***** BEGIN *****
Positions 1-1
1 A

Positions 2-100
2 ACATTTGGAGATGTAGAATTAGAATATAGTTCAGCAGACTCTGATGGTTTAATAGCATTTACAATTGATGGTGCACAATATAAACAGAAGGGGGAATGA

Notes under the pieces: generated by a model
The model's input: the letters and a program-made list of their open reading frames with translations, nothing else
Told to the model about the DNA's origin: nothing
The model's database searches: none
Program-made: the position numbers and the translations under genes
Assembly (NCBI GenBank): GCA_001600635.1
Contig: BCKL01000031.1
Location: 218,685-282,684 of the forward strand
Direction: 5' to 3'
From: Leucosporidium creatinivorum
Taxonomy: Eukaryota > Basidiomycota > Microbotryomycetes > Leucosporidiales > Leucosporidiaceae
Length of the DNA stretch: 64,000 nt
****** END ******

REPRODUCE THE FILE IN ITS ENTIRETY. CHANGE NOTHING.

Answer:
Positions 1-1
1 A

Positions 2-100
2 ACATTTGGAGATGTAGAATTAGAATATAGTTCAGCAGACTCTGATGGTTTAATAGCATTTACAATTGATGGTGCACAATATAAACAGAAGGGGGAATGA

Notes under the pieces: generated by a model
The model's input: the letters and a program-made list of their open reading frames with translations, nothing else
Told to the model about the DNA's origin: nothing
The model's database searches: none
Program-made: the position numbers and the translations under genes
Assembly (NCBI GenBank): GCA_001600635.1
Contig: BCKL01000031.1
Location: 218,685-282,684 of the forward strand
Direction: 5' to 3'
From: Leucosporidium creatinivorum
Taxonomy: Eukaryota > Basidiomycota > Microbotryomycetes > Leucosporidiales > Leucosporidiaceae
Length of the DNA stretch: 64,000 nt